Is It Hot in Here or Is It Just Me Telling You It's Hot in Here?
These statements are caricatures of debate, and obscure the real and persistent way that weather actually does make climate change confusing.
Many people apparently have weather on the brain when the topic turns to climate change. The ease with which we confuse the two offers a window into how the human mind works: Asked about a complex issue, people often will provide an answer about a related, easier topic. It’s an example of “attribute substitution,” a mental process defined by behavioral economists Daniel Kahneman and Shane Frederick in 2002, the same year Kahneman won the Nobel Prize in economics.
This particular phenomenon, in which people instinctively allow weather to influence their judgments about climate change, has been called the local warming effect.
A new study in a leading peer-reviewed journal, Nature Climate Change, asks why the local warming effect should be so influential. The researchers conducted several experiments to try to overcome participants’ reliance on cues from weather. The work was led by Lisa Zaval of Columbia University’s Center for Research on Environmental Decisions.
They tested to see whether survey questions containing the phrase “global warming” caused people to believe or be concerned about science any more than questions with "climate change" did. They didn't, and the researchers concluded that the local weather effect isn’t driven by buzzwords.
In another test, they gave participants information explaining that local weather and global climate change are different things, adapting NASA material to say, for example, “climate is what you expect, like a hot summer, and weather is what you get, like a hot day with thunderstorms.” Explaining this difference to research subjects didn't kill the local weather effect.
A third approach investigated the effect of "priming," or providing subtle topic cues. Researchers gave subjects hotness or coldness cues before answering questions about climate change. Study participants were asked to make four-word sentences from five-word groups, such as:
potatoes she the roasted it
the shivers man old of
People who were given "hot" priming sentences tended to believe and be concerned about climate change science more than those given "cold" or neutral sentences.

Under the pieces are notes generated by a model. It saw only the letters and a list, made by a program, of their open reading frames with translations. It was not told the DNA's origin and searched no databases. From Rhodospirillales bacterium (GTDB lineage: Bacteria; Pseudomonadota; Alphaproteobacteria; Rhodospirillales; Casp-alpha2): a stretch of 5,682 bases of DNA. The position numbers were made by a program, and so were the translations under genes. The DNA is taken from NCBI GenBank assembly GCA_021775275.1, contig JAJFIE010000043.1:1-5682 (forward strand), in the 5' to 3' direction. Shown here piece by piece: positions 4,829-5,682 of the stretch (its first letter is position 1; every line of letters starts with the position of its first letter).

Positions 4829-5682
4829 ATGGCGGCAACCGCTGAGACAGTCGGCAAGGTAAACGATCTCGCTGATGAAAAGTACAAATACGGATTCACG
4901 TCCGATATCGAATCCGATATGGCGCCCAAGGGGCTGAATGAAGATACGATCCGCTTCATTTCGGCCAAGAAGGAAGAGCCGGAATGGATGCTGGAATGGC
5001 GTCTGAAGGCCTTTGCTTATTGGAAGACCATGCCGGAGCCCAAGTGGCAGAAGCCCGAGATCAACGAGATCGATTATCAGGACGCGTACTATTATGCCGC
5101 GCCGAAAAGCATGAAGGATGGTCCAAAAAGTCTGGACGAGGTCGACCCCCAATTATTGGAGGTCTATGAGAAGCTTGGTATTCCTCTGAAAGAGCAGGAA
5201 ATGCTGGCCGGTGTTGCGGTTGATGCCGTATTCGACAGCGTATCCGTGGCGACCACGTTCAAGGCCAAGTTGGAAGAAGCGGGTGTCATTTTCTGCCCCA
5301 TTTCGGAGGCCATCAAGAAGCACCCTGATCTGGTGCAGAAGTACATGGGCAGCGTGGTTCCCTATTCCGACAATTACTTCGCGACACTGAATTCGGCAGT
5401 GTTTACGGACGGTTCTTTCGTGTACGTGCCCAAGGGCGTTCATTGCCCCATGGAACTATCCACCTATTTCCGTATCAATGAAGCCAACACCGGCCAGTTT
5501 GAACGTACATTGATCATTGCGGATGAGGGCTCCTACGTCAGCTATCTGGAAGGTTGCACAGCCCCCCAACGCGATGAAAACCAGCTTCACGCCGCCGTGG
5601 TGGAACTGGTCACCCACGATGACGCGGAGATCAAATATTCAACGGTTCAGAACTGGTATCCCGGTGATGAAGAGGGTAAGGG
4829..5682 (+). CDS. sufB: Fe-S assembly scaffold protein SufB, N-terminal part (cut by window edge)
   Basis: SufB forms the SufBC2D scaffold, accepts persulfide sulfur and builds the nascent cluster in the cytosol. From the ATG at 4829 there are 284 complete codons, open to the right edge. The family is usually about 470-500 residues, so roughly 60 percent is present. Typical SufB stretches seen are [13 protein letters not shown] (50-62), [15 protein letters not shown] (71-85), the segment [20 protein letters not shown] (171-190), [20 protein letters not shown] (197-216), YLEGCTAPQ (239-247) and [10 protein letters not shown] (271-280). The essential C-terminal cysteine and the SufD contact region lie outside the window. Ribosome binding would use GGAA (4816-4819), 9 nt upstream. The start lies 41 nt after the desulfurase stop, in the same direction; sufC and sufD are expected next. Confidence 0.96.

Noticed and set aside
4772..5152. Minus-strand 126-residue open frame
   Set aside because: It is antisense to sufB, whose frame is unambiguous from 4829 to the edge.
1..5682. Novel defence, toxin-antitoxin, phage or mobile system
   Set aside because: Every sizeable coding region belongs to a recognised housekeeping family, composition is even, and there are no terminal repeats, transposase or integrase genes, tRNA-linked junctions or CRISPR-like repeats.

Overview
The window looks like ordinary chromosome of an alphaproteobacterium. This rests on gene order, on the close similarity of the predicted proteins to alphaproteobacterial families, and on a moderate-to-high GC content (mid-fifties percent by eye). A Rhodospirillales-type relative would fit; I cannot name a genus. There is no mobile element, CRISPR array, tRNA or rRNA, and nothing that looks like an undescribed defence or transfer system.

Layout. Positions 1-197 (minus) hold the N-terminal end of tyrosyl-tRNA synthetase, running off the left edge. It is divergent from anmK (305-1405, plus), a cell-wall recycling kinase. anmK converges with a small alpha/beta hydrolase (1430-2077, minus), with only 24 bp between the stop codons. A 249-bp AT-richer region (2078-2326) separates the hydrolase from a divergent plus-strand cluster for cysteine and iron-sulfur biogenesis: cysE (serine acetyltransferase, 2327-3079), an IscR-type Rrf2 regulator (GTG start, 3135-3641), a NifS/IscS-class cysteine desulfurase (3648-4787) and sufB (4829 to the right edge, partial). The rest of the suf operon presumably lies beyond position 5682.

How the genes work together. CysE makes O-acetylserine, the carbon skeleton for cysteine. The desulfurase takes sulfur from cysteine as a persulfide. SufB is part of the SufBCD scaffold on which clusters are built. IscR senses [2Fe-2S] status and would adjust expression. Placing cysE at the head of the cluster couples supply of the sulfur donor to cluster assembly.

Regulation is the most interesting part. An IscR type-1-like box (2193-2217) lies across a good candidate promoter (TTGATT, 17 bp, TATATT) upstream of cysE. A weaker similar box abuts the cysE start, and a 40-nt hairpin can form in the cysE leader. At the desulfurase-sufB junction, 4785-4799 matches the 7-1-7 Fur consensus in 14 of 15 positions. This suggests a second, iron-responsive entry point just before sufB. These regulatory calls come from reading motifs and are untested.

A further test, which involved asking people about yesterday’s temperature, led the researchers to conclude that the previous day’s temperature didn’t have as large an effect as it today's. Recent sensation — “the immediacy of experience with temperature” — influences thoughts about climate change most. Humans evolved big, reasoning brains that still have trouble competing with the five senses.
That weather can guide people’s thinking so strongly, and that this bias is so difficult to overcome, is indicative of a larger problem not limited to climate change. “The local warming effect is an important real-world demonstration of how opinion on important issues can be constructed in response to a direct enquiry, rather than retrieved from memory,” the authors write.
In other words, when asked to say what they think about climate change, many people don't retrieve and open their mental file on climate; they make up a new one, drawing on a seemingly related and easier topic, the temperature outside. After all, as Bob Dylan put it, you don't need a weatherman to know which way the wind blows.
“Priming” studies are common in behavioral research. Scientists still don't know as much about it as one might like. If streets and news media were filled with images of people sweating and thirsty in a desert, it wouldn't lead to a rational federal climate policy. But just why it wouldn't isn't well understood.
As Zaval explained over email: "Unfortunately, we just don’t know how long the effects of temperature cues might last — concern for climate change sometimes seems to be as transient as the weather.”